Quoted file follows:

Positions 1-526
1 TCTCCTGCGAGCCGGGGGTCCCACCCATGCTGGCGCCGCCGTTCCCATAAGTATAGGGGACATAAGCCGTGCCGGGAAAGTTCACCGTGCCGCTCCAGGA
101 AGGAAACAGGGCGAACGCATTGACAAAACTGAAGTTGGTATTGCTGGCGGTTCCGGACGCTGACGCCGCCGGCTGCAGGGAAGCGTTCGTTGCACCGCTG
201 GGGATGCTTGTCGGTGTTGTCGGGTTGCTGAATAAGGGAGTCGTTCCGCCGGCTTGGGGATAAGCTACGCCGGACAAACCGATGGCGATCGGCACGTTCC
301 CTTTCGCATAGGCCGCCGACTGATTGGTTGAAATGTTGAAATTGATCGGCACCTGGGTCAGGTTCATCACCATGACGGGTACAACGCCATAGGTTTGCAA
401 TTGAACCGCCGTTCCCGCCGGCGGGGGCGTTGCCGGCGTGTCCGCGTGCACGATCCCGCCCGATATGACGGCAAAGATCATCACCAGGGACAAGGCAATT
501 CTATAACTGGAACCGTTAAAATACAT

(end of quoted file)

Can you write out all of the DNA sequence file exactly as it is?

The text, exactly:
Positions 1-526
1 TCTCCTGCGAGCCGGGGGTCCCACCCATGCTGGCGCCGCCGTTCCCATAAGTATAGGGGACATAAGCCGTGCCGGGAAAGTTCACCGTGCCGCTCCAGGA
101 AGGAAACAGGGCGAACGCATTGACAAAACTGAAGTTGGTATTGCTGGCGGTTCCGGACGCTGACGCCGCCGGCTGCAGGGAAGCGTTCGTTGCACCGCTG
201 GGGATGCTTGTCGGTGTTGTCGGGTTGCTGAATAAGGGAGTCGTTCCGCCGGCTTGGGGATAAGCTACGCCGGACAAACCGATGGCGATCGGCACGTTCC
301 CTTTCGCATAGGCCGCCGACTGATTGGTTGAAATGTTGAAATTGATCGGCACCTGGGTCAGGTTCATCACCATGACGGGTACAACGCCATAGGTTTGCAA
401 TTGAACCGCCGTTCCCGCCGGCGGGGGCGTTGCCGGCGTGTCCGCGTGCACGATCCCGCCCGATATGACGGCAAAGATCATCACCAGGGACAAGGCAATT
501 CTATAACTGGAACCGTTAAAATACAT